A research team at the University of Sheffield has secured funding to develop a monitoring system to assess a patient’s health and wellbeing based on their gait.
Comprising an array of small sensors, the technology is expected to be used to observe the effects of diseases such as Parkinson’s, chronic obstructive pulmonary disease (COPD), multiple sclerosis, proximal femoral fracture and congestive heart failure.
Poor gait is also linked to cognitive decline, dementia, higher risk of falls, greater disease risk and earlier death.
The €2.1m grant will be provided by the European Innovative Medicines Initiative 2 Joint Undertaking.
The research forms part of the European MOBILISE-D project, which aims to use digital technology to assess mobility loss while facilitating improved clinical trials and management.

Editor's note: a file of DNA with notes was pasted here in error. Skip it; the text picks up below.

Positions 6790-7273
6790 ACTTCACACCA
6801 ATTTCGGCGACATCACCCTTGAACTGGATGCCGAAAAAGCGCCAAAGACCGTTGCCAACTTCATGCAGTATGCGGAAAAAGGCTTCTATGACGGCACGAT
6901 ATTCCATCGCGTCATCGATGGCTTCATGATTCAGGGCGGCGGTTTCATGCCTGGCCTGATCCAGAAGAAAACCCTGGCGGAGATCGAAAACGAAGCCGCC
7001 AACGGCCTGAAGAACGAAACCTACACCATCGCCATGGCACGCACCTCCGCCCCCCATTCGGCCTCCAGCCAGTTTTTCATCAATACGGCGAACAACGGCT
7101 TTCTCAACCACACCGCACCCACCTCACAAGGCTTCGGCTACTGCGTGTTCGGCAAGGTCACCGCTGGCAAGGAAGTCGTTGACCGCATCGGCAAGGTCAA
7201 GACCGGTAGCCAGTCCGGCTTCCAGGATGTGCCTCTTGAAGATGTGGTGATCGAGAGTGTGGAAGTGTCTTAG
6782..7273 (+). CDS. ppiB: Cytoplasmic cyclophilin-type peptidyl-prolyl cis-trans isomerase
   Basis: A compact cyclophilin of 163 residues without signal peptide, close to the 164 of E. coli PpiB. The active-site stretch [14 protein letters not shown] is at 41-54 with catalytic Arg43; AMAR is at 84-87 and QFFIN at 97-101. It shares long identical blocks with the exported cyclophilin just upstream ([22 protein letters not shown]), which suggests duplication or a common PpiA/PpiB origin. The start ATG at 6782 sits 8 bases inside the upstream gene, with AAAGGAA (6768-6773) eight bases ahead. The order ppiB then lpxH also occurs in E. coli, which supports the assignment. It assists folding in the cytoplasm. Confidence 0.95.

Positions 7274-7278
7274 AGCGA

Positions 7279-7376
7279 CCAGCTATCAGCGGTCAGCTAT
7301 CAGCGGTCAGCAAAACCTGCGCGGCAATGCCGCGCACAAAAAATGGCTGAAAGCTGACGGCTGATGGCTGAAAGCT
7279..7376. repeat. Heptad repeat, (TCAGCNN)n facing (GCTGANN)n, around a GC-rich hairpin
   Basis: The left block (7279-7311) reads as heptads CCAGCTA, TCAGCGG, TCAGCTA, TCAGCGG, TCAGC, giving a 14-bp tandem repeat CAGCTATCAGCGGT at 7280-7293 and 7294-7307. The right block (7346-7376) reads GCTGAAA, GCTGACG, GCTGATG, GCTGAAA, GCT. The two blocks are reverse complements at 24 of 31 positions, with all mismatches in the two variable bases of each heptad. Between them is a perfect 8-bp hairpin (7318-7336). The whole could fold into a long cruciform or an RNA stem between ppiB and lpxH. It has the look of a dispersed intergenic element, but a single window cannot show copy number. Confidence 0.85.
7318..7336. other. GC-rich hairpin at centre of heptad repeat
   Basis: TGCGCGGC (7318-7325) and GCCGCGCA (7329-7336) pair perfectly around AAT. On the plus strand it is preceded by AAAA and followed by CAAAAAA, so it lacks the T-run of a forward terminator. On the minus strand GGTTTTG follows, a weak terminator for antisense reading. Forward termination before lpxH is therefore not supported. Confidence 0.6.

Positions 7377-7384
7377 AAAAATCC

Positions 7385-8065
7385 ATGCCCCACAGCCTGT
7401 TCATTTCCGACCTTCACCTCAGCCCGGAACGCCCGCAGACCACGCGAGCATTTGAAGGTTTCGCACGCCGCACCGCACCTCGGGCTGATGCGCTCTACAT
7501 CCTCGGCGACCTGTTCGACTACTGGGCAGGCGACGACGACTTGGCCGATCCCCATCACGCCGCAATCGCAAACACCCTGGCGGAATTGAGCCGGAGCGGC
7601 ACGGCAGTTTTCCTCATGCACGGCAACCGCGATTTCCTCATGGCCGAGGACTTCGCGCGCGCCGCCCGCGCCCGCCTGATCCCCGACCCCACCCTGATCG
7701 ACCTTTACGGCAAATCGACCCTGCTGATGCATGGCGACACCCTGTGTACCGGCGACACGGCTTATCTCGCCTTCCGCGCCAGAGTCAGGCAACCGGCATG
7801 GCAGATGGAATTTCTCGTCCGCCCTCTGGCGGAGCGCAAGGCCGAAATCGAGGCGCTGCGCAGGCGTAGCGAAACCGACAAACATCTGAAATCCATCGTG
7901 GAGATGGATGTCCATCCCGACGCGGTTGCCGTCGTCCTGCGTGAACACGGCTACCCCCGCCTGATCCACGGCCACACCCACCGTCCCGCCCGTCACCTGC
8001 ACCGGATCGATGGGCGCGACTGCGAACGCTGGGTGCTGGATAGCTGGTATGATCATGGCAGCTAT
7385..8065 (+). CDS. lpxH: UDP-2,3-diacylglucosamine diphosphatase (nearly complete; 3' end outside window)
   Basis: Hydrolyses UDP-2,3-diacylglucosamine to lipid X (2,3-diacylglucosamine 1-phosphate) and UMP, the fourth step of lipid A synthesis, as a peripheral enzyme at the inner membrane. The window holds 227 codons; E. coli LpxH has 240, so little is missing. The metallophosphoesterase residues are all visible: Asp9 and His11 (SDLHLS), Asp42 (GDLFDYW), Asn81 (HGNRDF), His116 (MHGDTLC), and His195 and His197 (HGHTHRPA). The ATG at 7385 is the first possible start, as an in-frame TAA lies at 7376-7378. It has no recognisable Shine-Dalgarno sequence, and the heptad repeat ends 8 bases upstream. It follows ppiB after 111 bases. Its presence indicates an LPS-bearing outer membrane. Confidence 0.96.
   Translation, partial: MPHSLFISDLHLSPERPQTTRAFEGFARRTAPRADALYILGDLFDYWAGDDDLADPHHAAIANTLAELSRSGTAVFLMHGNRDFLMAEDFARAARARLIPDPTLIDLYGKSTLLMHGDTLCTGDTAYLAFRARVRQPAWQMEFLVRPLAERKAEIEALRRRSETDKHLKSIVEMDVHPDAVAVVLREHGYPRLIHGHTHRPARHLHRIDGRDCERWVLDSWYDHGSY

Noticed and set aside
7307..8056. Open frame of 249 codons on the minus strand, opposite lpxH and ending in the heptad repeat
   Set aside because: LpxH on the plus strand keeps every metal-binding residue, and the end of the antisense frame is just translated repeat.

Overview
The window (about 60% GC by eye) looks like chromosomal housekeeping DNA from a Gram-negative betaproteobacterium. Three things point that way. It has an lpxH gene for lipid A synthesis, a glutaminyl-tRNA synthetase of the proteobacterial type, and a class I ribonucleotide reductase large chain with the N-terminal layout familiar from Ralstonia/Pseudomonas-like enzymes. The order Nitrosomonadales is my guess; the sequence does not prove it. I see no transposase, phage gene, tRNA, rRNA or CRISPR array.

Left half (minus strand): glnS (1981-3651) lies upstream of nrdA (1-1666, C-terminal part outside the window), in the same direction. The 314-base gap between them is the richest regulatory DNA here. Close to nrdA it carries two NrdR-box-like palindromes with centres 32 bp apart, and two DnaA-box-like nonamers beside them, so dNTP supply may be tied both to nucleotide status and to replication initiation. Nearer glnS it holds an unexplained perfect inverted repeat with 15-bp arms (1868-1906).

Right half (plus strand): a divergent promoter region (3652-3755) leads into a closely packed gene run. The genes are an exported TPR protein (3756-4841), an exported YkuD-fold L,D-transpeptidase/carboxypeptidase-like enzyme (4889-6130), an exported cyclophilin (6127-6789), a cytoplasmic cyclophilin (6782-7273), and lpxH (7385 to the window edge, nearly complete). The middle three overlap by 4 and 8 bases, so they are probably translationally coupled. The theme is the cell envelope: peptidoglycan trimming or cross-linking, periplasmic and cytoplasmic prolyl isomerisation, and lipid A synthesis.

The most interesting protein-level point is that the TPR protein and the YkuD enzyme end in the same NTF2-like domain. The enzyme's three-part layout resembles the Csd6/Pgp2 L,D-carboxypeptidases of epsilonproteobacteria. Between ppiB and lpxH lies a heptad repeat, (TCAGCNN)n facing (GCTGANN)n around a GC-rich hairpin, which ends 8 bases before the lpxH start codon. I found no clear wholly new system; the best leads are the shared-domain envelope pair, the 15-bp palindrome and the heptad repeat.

Under the project, clinicians and scientists from academic centres in Europe will work with European Federation of Pharmaceutical Industries and Associations (EFPIA) member companies.
A total of 34 organisations are participating in the research, including the Insigneo Institute, which is led by the University of Sheffield and Sheffield Teaching Hospitals NHS Foundation Trust.
The Insigneo Institute director and the university’s department of mechanical engineering professor Claudia Mazzà will lead the development of the digital monitoring technology.
Mazzà said: “MOBILISE-D is the product of a long-standing multidisciplinary collaboration between researchers at the Insigneo Institute for in silico Medicine and the NIHR Sheffield Biomedical Research Centre.
“It marks a fantastic opportunity for the University of Sheffield and Sheffield Teaching Hospital to contribute to a technology-based revolution in clinical management and personalised healthcare, with a local focus on multiple sclerosis.”
Sheffield Teaching Hospitals professor Basil Sharrack is set to lead the clinical validation of the technology in multiple sclerosis.